“It’s been very fun,” Xingtong says of the time she spent filming with the cast and crew. “Jackie worked hard and took care of all of us. In China, we all like to call him ‘Big Brother.’”
Since its release, CZ12 has earned over $160 million worldwide, making it the highest grossing action film and second highest grossing Chinese film of all time in China. It has also won Best Action Choreography at the 32nd Hong Kong Film Awards.
Check out this link:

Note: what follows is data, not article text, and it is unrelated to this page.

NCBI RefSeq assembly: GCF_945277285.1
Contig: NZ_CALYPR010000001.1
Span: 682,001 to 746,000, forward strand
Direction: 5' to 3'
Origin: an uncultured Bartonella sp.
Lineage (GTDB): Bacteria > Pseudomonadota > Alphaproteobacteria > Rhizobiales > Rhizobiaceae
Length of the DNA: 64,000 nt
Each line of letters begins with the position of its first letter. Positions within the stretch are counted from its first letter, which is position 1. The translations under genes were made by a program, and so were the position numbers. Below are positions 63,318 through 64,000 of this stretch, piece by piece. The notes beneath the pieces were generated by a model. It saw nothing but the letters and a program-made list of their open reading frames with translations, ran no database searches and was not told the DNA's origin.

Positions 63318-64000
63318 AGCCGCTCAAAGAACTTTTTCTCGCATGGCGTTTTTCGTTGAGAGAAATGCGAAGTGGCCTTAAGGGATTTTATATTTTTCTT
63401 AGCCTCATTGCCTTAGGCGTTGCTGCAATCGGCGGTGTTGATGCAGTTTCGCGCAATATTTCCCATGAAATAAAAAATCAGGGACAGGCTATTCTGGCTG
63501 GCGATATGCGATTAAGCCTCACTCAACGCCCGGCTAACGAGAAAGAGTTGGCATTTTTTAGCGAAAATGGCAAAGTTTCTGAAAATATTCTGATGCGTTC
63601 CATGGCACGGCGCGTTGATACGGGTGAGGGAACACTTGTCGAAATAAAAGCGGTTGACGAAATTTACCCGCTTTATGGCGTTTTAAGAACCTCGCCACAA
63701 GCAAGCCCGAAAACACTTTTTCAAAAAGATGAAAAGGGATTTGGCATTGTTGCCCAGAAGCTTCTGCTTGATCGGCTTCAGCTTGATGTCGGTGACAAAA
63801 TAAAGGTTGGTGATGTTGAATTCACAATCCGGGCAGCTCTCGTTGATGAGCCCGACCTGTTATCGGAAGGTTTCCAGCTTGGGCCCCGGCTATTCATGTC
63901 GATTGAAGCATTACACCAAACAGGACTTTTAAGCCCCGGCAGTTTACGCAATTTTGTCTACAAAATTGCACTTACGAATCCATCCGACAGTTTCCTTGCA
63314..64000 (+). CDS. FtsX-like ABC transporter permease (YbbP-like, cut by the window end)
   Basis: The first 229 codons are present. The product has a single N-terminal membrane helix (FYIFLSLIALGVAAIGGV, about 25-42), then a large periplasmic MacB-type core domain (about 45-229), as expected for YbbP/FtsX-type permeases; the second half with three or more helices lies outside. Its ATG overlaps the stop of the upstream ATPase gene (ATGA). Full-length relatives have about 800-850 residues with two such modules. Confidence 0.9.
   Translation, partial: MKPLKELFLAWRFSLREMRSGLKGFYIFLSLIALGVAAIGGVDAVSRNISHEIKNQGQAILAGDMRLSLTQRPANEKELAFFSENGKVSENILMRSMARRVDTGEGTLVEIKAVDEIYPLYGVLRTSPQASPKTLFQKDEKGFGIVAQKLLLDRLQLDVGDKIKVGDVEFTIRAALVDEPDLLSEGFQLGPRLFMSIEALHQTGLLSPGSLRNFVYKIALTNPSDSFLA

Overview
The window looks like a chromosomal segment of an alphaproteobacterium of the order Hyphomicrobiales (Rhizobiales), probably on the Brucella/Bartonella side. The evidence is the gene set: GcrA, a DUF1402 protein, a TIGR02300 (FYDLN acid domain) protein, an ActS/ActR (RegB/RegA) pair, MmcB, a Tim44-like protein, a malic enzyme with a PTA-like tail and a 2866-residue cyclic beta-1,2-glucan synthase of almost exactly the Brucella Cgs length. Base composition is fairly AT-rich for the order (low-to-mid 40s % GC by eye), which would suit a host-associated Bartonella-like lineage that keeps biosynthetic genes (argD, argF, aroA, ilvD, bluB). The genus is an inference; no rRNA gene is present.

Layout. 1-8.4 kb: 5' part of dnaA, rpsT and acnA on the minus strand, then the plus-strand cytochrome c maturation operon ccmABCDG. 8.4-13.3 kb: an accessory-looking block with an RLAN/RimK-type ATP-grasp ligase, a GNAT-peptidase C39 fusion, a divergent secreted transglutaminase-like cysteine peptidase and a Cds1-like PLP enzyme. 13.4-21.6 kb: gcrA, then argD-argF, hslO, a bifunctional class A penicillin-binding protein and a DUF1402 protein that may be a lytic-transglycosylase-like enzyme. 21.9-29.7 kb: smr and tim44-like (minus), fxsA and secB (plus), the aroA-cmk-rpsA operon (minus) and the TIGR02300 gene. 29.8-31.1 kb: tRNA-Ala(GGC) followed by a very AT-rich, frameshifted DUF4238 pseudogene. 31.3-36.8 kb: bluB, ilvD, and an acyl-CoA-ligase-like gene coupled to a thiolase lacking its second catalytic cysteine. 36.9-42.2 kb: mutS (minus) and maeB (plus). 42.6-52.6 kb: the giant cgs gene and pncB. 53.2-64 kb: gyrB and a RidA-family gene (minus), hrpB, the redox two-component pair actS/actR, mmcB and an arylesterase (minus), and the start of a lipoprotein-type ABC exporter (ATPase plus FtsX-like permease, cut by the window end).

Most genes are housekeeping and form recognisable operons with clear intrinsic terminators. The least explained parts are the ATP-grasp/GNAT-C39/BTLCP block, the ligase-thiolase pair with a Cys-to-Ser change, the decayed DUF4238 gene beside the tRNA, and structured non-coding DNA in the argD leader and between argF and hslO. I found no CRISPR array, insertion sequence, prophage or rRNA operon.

En el articulo anterior vimos el toque porteño que le agregan las voces argentinas a diferentes películas como Metegol. Esta vez, veremos que repercusión tienen los largometrajes animados donde las voces la ponen grandes estrellas del cine.La producción de Dreamworks se las ingenió para reunir entre sus filas un elenco de aquellos para Kung Fu Panda. Jack Black como el oso panda que nos hace descuartizar de risa, Angelina Jolie como la feroz Tigress, Dustin Hoffman como el guerrero Shifu, Jackie Chan sigue practicando sus artes marciales a través de Monkey, Seth Rogen como Mantis, Lucy Liu como la valiente serpiente Viper y David Cross como el habilidoso Crane. Esta es una de las mejores cintas realizadas por el estudio Dreamworks; en tanto a su guión, como su diseño y animación están en los más alto de este género. Kung Fu Panda fue estrenada el 6 de junio de 2008 en Estados Unidos, causando un tremendo éxito. La voz de Black es inconfundible. En los primeros minutos de la película uno puede reconocer al excéntrico Jack. Sin duda, este fue un muy buen aporte para el film. Además de su original voz, Black deja todo en el personaje. Se conecta con él, los dos son uno. El simpático Po no sería nada sin Black atrás. Puede parecer fácil ponerle voz a un personaje. Sin embargo, no consiste sólo en leer un guión y hablar tras un micrófono. Esto requiere un arduo proceso. En un principio Po era tonto y torpe, pero el personaje cambió con base en los aportes de Jack Black. Según este, trabajó aislado la mayor parte del tiempo, aunque pasó un día con Dustin Hoffman, lo cual ayudó a la escena en que se enfrentan sus personajes. Por otro lado, Angelina Jolie hace un excelente trabajo como Tigress, teniendo en cuenta que es su primer experiencia como actriz de dobaje. La sensualidad de Jolie se puede ver claramente en la delicada Tigress. No es tan fácil reconocer su voz, ya que la adecua para interpretar a un tigre. Lo de Jackie Chan es bastante cómico. En Kung Fu Panda tuvo la oportunidad de darle vida a un personaje que tiene sus mismas habilidades en artes marciales. Está de mas decir que lo disfrutó. Estos y los demás actores tienen un papel preponderante. Sus caras y sus cuerpos no se ven pero sus voces nos encantan a todos. Su fama atrae a su gran cantidad de fanáticos ansiosos por verlos (o en este caso escucharlos) nuevamente en acción. ¿A quién no le gustaría ver a Jack Black en forma de oso? ¿A quién no le genera curiosidad escuchar a Jolie en un tigre? Las expectativas son mayores,más exigentes. Qué suerte que estamos hablando de excelentes artistas que dejaron más que conformes a sus espectadores. El éxito de este largometraje llevó a su secuela, donde fueron convocados los mismos para interpretar a estos personajes que tanto nos gustan. !Buenas noticias para los fanáticos de Po! Kung Fu Panda vuelve con su tercera parte. El estreno está previsto para 2015.